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Wednesday, September 23, 2009

How Music Blogs Failed

ilu fail cat


Definitions:  Music blogs - Blogs which focus on providing mp3s, show reviews, artist interviews and event previews of newer and emerging artists.


           To say music blogs failed is not the same as saying "How Music on the Internet Failed" quite the opposite- the internet is a huge success music-wise, particularly for enhancing the "direct to fan" experience.  It's the blogs that have failed, and them which need to be swept from the earth, Biblical flood style.


       As much as I would like to inveigh and fulminate against music blogs for their failings (and I will, a little) the main explanation for "How the Music Blogs Failed" is structural:  Artists can have their own blogs, communicate "Direct to Fan" and render the mediating function of music blogs obsolete in a minute.  The DIRECT relationship between ARTIST and FAN is THE future of the music industry, and music blogs, with their poor functioning for this purpose, will be swept into the trash can of history.


        Definition: Fail:  As in, fail to produce new ideas or cultural product, ossification of format, content restriction.   Music blogging emerged alongside other advances in music consumption technology, perhaps as an adjunct to ehe MP3/digital music format.  Music blogging at it's origin was a mixture of "pirate" distribution of cultural product and an extension of magazine style rock journalism and "zine culture."  Because of the socio-economic status and gender of many of the leading music bloggers (male, college educated, white, from the midwest or east coast) their tastes formed the basis for the style of music that would largely become synonymous with music blog culture.  In response to the initial emergence of music blog culture, others responded.  This is a pattern that is often repeated in the history of ideas.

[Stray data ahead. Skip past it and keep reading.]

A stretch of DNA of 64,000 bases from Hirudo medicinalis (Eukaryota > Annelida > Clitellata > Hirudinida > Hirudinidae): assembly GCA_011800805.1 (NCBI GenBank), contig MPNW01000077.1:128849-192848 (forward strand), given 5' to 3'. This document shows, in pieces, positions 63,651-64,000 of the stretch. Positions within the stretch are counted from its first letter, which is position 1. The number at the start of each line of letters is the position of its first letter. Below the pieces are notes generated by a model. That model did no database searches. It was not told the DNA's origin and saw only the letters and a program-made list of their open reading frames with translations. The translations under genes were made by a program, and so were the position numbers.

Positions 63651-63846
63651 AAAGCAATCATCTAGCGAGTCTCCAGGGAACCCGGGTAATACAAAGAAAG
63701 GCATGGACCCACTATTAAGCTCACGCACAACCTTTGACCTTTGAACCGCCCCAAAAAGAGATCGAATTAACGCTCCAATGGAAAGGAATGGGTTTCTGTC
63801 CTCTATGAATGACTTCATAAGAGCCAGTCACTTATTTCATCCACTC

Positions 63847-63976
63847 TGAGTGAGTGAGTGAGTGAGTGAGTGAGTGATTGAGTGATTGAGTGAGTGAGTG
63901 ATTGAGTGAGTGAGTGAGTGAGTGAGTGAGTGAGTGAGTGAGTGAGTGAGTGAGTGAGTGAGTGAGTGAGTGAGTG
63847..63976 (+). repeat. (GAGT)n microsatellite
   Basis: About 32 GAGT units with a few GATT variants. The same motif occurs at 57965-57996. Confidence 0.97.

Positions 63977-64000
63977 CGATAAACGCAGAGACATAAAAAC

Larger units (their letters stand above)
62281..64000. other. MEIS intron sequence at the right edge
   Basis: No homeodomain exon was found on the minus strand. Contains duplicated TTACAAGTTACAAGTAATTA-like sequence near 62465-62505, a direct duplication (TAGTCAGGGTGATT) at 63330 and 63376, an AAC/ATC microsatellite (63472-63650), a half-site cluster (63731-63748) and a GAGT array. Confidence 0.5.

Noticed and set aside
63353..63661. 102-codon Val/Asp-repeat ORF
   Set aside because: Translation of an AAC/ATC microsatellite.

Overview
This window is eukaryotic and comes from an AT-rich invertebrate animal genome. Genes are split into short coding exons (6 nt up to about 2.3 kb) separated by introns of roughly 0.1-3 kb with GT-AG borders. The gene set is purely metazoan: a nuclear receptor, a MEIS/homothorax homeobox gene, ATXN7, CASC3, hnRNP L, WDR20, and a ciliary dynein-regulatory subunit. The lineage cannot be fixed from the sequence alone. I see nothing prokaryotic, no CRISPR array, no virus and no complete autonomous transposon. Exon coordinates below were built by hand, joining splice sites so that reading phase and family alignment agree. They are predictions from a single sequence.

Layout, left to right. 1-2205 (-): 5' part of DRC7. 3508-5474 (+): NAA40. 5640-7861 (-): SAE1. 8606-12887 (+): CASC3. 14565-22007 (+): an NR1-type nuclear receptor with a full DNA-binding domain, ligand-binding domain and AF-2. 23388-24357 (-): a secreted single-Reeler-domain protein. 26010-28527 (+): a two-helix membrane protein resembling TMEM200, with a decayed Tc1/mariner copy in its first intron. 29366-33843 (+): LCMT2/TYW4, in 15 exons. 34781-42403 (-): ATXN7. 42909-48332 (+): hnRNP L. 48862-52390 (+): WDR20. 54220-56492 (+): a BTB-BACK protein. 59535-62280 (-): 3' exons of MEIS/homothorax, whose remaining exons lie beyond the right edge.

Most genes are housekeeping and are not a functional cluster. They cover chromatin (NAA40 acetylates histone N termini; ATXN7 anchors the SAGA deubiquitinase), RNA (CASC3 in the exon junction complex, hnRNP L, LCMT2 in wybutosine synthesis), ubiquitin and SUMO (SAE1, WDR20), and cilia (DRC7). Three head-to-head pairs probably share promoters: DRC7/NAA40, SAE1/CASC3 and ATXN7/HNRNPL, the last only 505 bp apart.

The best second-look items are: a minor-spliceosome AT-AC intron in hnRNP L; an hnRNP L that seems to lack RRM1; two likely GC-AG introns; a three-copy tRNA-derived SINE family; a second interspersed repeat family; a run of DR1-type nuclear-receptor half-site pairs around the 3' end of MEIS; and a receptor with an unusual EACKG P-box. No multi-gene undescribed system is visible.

A philosophy/religion/scientific idea emerges as a result of material conditions (here, advances in technology) and the backgrounds of individuals involved.  If the idea has power, it expands to others outside of the initiating group, then it is challenged, a back and forth ensues.  Powerful ideas expand, diversify and then wither as they assume wider impact.  New ideas are generated, process repeats.


         Due to the impact of technology on the creation of music blog culture, responsive cultures were not limited by geographical proximity.  A New York city/Chicago axis was challenged and in many ways joined by London, Paris and other smaller cities in the United States.  Perhaps a seminal moment in music blog culture was the emergence of No Age, a strong music blog act that emerged from a strong DIY scene in the nation's second largest city.  Another key moment in the history of the music blog was the admiration of bloggers for French dance music acts like Daft Punk & Justice.